My mom hated football season because in a house with my father and five boys we each had chosen different teams to follow. Unlike basketball season, we weren’t united in celebration or mourning. But more than anything, she didn’t like that it had taken over our Sabbath. My mother often enforced a “no football” policy for Sundays with little to no success. On more than one occasion, I remember rushing out of the church and running home straight to the television to catch up on the scores.
My wife grew up in a completely different environment. She wasn’t baptized until she was 18, and soon after learning about Sabbath Day observance she embraced it completely. She was the only member in her family and was met with stiff resistance in attending church and even more as she tried to keep the Sabbath after church services. My wife often locked herself in her room and poured over the scriptures.
After we were married, I often called my wife a Sabbath Nazi as she took away some of my favorite idols. I begrudgingly accepted, but slowly broke her down with, “I’m not a bad person, there are surely a lot worse things I could be doing.” Or, “you need to stop causing contention and making us lose the spirit over little things.” For a while, I was able to take in the occasional game with her blessing. And our spirituality suffered.
In a previous post, I wrote about my Mission President teaching me that keeping the 10 Commandments was the threshold for reaching the Terrestrial Kingdom. It was right after that exchange that he asked what that meant for Sabbath breakers. “Telestial Kingdom,” he said. I now understand why, and it doesn’t have anything to do with “to-do” lists or football, but with filling our tank.
I have come to simply understand this world is too difficult a place to live in and survive all the way until our next opportunity to partake of the Sacrament without being battered and bruised along the way. The Lord has given us a way to remain “unspotted” from the world:
And that thou mayest more fully keep thyself unspotted from the world, thou shalt go to the house of prayer and offer up thy sacraments upon my holy day; For verily this is a day appointed unto you to rest from your labors, and to pay thy devotions unto the Most High. (D&C 59:9-10)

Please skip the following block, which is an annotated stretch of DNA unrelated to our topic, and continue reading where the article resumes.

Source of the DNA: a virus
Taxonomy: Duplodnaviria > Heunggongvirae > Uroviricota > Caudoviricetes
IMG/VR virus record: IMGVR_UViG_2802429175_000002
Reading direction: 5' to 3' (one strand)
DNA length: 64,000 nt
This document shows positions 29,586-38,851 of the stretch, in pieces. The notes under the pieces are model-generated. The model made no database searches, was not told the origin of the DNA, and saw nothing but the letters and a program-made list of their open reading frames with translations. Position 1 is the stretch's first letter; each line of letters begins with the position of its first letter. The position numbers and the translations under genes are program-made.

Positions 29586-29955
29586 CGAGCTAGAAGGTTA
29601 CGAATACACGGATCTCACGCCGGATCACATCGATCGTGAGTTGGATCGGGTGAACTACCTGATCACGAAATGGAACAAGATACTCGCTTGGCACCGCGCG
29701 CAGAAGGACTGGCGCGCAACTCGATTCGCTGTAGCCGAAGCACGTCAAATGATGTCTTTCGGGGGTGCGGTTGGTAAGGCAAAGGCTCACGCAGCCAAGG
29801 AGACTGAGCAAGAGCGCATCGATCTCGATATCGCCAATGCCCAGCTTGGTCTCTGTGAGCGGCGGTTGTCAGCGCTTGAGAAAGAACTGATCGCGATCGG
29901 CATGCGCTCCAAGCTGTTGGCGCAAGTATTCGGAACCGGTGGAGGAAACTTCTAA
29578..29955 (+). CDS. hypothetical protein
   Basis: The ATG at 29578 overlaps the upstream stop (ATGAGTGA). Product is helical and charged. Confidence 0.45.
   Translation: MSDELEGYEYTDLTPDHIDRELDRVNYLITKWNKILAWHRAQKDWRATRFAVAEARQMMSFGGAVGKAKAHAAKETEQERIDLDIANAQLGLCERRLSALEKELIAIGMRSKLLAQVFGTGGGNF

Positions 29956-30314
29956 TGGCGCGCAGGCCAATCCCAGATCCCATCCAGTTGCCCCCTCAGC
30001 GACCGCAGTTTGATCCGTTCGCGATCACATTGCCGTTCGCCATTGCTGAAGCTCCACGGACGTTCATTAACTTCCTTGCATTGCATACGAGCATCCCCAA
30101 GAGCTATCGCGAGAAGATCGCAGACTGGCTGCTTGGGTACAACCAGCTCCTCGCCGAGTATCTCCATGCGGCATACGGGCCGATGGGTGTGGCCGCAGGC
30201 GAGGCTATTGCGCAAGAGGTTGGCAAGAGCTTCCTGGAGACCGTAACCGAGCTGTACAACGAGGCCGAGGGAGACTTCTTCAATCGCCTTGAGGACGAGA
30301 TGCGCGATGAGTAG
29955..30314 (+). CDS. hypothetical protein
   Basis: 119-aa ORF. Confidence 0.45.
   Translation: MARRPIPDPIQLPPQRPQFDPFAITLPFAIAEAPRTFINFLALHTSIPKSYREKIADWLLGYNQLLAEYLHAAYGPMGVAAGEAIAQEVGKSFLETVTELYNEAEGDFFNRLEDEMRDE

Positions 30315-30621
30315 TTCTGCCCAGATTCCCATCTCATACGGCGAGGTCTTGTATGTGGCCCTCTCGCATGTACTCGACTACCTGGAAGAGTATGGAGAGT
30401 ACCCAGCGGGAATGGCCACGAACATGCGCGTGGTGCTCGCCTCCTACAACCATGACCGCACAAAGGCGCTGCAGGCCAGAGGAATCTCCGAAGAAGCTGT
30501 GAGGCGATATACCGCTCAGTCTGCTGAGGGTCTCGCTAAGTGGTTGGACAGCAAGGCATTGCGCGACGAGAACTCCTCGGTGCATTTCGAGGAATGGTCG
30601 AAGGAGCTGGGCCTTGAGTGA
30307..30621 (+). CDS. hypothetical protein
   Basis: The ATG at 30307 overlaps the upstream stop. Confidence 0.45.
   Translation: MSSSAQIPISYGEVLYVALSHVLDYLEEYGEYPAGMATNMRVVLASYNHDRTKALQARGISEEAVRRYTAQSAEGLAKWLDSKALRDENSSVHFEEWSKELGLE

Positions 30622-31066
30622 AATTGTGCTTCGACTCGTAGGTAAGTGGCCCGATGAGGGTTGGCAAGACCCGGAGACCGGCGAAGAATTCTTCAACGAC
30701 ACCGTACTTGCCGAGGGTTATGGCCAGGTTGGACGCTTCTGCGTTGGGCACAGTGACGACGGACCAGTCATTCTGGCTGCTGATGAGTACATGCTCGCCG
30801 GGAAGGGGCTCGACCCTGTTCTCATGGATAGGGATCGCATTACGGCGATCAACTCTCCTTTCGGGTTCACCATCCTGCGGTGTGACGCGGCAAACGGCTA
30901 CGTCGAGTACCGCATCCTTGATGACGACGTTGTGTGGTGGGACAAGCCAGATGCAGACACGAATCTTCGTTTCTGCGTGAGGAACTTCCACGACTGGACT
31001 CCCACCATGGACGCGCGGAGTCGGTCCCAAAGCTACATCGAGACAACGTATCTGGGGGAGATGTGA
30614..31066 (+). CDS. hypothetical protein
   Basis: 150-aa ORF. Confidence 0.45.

If I were to take a long road trip, would I want to fill up my tank with gas, or would I try and get by with $5 or $10 dollars? I submit to you that relying on two hours of church to get us through the week is equivalent to putting 10 bucks in the tank and seeing if we can make it to next Sunday. It is unwise at best, and malfeasance at worst.
Is it a sin to watch football or participate in other activities on Sunday? Maybe it is or maybe not, but there are better questions when deciding how we devote our Sabbath time:
- Is there a better way to fill up my tank in preparation for the war we’re participating in the rest of the week?
- Could my refusal to fill my tank cost me later in the week when I need the power to overcome temptation?
In recent years, the Brethren have placed an increased emphasis on Sabbath Day observance. I was able to catch their vision and align myself with my wife’s conversion to the principle, and more importantly, the Lord’s will for my life.
A short word to myself and others out there who decry judgment for those who want better for us: It is worse, and even more judgmental, to shame someone who is trying to correct your wrong than the “shaming and judgment” decried by those in the wrong. My pride cost my family and myself spiritual progress and that required change and repentance. I am nowhere close to where I need to be managing my time on the Sabbath and on other days, and I remain lightyears behind my wife, but I have a testimony of the blessings that come by filling our tanks on His Holy Day.
“The Sabbath Is a Delight” -Elder Russell M. Nelson, April 2015
“Exceeding Great and Precious Promises” -Elder David A. Bednar, October 2017
Dustin Turner is a life long member of the Church of Jesus Christ of Latter-day Saints. He served a mission in Monterrey, Mexico (2002-04). He has been married 15 years to his wife, Paola and together they have five boys. You can follow him @dmturner1232